"Blessed be the inventor of photography! I set him above even the inventor of chloroform! It has given more positive pleasure to poor suffering humanity than anything else that has cast up in my time or is like to -- this art by which even the poor can possess themselves of tolerable likenesses of their absent dear ones. And mustn't it be acting favorably on the morality of the country?"
"It is not merely the likeness which is precious... but the association and the sense of nearness involved in the thing... the fact of the very shadow of the person lying there fixed forever! It is the very sanctification of portraits I think -- and it is not at all monstrous in me to say that I would rather have such a memorial of one I dearly loved, than the noblest Artist's work ever produced."
"The most refined skills of color printing, the intricate techniques of wide-angle photography, provide us pictures of trivia bigger and more real than life. We forget that we see trivia and notice only that the reproduction is so good. Man fulfils his dream and by photographic magic produces a precise image of the Grand Canyon. The result is not that he adores nature or beauty the more. Instead he adores his camera -- and himself."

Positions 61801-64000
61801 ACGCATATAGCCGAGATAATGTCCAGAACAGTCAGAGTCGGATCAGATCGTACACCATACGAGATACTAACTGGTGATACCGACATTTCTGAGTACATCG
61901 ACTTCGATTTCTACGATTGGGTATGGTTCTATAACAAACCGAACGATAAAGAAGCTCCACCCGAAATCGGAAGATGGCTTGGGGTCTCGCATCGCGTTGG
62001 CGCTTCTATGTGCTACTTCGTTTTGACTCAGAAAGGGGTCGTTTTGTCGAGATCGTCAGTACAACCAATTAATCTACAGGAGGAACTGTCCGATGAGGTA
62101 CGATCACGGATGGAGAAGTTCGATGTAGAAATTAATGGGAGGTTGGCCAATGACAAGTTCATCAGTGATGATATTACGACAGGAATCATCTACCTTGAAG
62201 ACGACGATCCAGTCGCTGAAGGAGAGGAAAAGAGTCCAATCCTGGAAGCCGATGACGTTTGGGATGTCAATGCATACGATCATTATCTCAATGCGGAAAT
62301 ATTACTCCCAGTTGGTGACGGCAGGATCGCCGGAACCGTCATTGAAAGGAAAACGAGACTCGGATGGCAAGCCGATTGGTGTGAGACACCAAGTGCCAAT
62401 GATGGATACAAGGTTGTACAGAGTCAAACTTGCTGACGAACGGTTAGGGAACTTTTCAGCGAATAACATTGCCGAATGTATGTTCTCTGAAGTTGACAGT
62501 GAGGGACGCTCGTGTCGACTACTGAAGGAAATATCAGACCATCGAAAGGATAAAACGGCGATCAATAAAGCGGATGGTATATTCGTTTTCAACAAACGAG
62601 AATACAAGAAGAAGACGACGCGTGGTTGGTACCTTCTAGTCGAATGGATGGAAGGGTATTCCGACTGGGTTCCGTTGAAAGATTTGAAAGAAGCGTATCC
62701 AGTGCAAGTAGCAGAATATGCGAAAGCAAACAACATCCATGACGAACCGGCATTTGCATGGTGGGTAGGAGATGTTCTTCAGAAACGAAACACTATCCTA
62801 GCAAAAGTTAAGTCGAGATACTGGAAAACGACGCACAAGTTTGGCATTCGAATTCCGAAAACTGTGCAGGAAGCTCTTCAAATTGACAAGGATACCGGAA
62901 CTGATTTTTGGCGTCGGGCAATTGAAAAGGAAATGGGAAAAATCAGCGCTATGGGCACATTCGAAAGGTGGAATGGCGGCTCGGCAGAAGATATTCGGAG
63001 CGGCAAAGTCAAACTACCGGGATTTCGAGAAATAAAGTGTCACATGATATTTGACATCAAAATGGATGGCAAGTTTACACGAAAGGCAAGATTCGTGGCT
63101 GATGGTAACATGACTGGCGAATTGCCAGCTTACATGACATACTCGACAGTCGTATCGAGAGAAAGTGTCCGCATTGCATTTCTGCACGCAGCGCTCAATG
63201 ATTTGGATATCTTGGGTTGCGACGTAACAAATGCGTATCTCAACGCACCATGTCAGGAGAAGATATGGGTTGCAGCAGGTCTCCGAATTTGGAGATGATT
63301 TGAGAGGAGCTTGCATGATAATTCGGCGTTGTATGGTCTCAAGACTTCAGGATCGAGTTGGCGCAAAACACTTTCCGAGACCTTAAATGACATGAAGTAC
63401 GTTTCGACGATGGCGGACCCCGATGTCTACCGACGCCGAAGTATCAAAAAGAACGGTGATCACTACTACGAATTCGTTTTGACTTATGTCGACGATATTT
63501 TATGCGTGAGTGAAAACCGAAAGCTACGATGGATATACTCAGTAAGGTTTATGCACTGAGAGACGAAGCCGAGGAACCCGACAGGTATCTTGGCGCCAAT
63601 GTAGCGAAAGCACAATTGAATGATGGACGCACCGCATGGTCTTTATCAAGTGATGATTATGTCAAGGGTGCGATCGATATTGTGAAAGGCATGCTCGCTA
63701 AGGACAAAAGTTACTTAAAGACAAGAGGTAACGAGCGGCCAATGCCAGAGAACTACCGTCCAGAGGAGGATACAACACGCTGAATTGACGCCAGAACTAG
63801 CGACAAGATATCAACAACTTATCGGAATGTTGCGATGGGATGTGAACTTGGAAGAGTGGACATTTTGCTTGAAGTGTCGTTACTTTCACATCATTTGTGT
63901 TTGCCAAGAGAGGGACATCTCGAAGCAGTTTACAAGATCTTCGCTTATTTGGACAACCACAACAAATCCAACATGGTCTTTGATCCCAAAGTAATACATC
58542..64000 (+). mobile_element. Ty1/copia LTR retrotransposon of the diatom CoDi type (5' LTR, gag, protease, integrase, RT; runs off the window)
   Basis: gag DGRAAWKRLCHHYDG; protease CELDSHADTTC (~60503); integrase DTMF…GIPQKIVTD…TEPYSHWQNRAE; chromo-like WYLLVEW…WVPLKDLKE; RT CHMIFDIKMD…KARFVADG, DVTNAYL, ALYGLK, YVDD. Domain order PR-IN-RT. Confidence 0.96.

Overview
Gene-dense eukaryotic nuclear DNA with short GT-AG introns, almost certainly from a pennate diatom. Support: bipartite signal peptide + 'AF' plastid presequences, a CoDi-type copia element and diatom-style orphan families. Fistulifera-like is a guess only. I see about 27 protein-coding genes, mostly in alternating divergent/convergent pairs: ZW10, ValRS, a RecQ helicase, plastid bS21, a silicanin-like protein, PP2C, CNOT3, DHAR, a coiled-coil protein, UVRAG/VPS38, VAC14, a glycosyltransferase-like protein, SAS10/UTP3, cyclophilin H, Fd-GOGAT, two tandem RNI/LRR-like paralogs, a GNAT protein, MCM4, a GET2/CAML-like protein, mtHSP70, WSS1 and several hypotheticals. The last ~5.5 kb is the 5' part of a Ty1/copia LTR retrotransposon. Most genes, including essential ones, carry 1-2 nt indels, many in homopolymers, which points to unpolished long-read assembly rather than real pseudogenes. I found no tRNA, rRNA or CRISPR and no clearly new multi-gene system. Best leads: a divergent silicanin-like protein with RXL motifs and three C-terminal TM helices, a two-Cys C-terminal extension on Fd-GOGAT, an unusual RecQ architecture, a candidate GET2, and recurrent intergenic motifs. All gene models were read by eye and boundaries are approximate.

"All photographs are there to remind us of what we forget. In this -- as in other ways -- they are the opposite of paintings. Paintings record what the painter remembers. Because each one of us forgets different things, a photo more than a painting may change its meaning according to who is looking at it."